Jamaica’s Art Pioneers – Louisa “Ma Lou” Jones O.D. (1913 – 1992)

Louisa Jones "Ma Lou" - Bowl (n.d.). Collection: Museums of History and Ethnography, Institute of Jamaica

The following post – another in our Jamaica’s Art Pioneers series – was researched and written by Dwayne Lyttle, Curatorial Assistant at the NGJ.

Louisa Jones O.D., popularly known as Ma Lou, has been described as a national treasure and a master practitioner of the African-Jamaican pottery tradition.

At approximately nine years old Ma Lou started learning how to make clay pots, mainly from her mother, an uncle’s wife and three maternal aunts. By the age of thirteen she started to work as a potter full time and from that point on began a career which would span a period of 67 years. She primarily produced yabba pots, cooling jars, coal stoves and flower pots, particularly for household use and domestic applications. Of all the ceramic forms within the African-Jamaican tradition Ma Lou rarely made the water storage vessel known as the Monkey Jars.

Louisa Jones "Ma Lou" - Bowl (n.d.). Collection: Museums of History and Ethnography, Institute of Jamaica

Characteristically her pieces consist of terra-cotta earthenware bodies, predominantly completed without any decoration. However, her flower pot designs with there undulating edges and her yabbas with there single beaded line pattern, rounding the form, stand out as consistent and obvious exceptions. Additionally, she covered many of her cooking pots and yabba bowls with a bauxite dirt slip and burnished them with river stones to fashion their marble like sheen finish. Her pieces were always “signed” with four shallow finger impressions which were horizontally placed.

Isaac Mendez Belisario - Water-Jar Sellers, Sketches of Character (1837-38), lithograph. Belisario's print illustrates how African-Jamaican ceramic ware was sold on the streets of Kingston in the Emancipation period.

The African–Jamaican pottery tradition within which Ma Lou worked, evolved from a “syncretic” (Ebanks 1984) ceramic heritage which archaeological and ethnographic researchers suggest contains “a combination of European and African” (Ebanks 1984) elements. It has even been suggested that this tradition has some of its roots in the Precolumbian era. This syncretic tradition is believed to have emerged in Jamaica, sometime after the English capture of the island from Spain in 1655. Other experts have suggested, that Ma Lou’s execution of specific techniques within the tradition, namely vessel formation and firing, represent a distinctly “more African” (Baugh & Tanna 1999) approach to ceramic production as compared to other approaches within the same traditional vein.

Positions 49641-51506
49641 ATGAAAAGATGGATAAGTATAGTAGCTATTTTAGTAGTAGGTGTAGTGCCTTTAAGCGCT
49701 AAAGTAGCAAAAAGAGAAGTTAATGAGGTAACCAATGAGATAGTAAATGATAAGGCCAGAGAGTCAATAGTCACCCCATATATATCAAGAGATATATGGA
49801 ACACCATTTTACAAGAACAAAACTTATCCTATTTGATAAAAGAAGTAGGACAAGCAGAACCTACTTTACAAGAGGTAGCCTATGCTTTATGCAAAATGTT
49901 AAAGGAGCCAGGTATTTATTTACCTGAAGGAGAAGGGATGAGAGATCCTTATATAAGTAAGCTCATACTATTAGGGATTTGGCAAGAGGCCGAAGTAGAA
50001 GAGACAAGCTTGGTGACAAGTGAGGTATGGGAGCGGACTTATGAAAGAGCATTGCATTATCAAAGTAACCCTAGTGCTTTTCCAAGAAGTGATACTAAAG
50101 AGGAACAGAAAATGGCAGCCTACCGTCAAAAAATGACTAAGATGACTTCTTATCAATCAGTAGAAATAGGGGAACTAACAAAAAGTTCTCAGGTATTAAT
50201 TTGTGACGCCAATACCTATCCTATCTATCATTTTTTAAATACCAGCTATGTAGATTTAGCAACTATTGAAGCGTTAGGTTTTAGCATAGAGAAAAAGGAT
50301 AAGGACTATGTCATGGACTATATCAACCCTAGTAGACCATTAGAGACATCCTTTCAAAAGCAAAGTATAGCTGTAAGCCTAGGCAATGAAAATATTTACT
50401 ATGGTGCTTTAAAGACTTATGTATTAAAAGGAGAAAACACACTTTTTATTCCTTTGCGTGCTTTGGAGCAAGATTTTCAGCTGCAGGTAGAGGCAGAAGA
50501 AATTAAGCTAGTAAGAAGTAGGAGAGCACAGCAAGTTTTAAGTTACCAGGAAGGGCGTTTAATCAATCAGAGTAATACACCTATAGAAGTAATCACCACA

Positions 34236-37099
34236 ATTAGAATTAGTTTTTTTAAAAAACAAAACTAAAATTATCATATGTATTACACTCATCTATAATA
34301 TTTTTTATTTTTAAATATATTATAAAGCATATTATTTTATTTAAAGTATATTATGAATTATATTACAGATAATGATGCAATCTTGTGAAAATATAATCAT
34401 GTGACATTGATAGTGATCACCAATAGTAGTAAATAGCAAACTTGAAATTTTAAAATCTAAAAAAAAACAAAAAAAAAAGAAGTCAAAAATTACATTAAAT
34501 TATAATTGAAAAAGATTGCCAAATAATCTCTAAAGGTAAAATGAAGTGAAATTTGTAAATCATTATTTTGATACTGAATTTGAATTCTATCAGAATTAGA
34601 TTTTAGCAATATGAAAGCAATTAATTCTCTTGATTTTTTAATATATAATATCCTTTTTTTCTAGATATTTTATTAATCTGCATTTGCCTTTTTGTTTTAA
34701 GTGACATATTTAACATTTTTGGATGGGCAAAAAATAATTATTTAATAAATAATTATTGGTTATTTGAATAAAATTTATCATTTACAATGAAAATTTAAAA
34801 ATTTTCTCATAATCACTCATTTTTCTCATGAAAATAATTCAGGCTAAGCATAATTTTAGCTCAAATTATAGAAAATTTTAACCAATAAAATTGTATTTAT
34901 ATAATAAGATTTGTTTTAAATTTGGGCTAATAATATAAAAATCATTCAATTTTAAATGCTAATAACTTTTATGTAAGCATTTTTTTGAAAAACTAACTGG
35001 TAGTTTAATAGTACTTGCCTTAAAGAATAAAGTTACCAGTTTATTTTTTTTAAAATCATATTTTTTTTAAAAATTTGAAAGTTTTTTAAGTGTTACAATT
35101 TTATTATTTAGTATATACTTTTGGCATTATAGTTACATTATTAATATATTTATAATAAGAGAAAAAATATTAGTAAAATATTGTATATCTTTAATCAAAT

When her work began to be described as a significant aspect of Jamaica’s cultural heritage and identity, Ma Lou’s pieces, production methods and biographical anecdotes where observed, recorded and popularized by journalist, historical researchers and visual arts professionals. Of note in this regard is the Jamaican master potter Cecil Baugh O.D. who during his life time did much to expose Ma Lou’s artistry, to his fellow Jamaicans and the world at large, especially through educational field trips to her home in Spanish Town – Jamaica’s first capital – and joint demonstrations with her both locally and abroad, most notably of which was their 1984 appearance at Broward College, Fort Lauderdale in the United States of America. Also, during 1984 an article largely detailing Ma Lou’s production processes, authored by Roderick Ebanks, was published in the Institute of Jamaica periodical Jamaica Journal.

Louisa Jones "Ma Lou" or Merline Meggie "Munchi" - Cooking Pot (c1985), Private Collection

Due to the growth of her popularity and critical acclaim, Ma Lou was provided with an exhibition space at the Peoples Museum of Craft and Technology in Spanish Town Square – now Emancipation Square and also exhibited works in the Annual National Exhibition (1981) and the Clay and Fire (2005) exhibition, which all were held at the National Gallery of Jamaica. In 1991 Ma Lou had a solo exhibition at the Petite Gallery in the capital of Jamaica, Kingston and of note during that exhibition were a few works by Merline “Munchi” Meggie, one of her daughter’s, who continues to produce pots in the African–Jamaican tradition to the present day, carrying on one of the oldest continuous artistic traditions on the island.

In 1986 Ma Lou was honoured with a Silver Musgrave Medal from the Institute of Jamaica and in 1988 she received the Order of Distinction from the Government of Jamaica.

 

Bibliography

Tanna, Laura, and Cecil Baugh. Baugh: Jamaica’s Master Potter. Kingston: DLT Associates, 1999.

Boxer, David et al. clay and Fire: Ceramic Art in Jamaica. Kingston: National Gallery of Jamaica, 2005.

Ebanks, Roderick. “Ma Lou and The Afro-Jamaican Pottery Tradition.”Jamaica Journal 17, no.3 (1984).

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8 thoughts on “Jamaica’s Art Pioneers – Louisa “Ma Lou” Jones O.D. (1913 – 1992)

  1. Pingback: Jamaica: “Ma Lou”‘s Art · Global Voices

  2. Pingback: Jamaica: “Ma Lou”’s Art | Current Affairs

  3. Pingback: Jamaican pottery | Besttwinksmpeg

    • No, this is is Ma Lou. Louise Bennett Coverley was known as Miss Lou. Two different persons, both cultural icons in their own right.

  4. I have a large collection of Ma Lou’s pots and was a frequent visitor to her yard. She often gave me spoilt pots which she kept in the chicken shed.
    Much as I love them I do feel they should be back in Jamaica but they are destined to stay with me in England.

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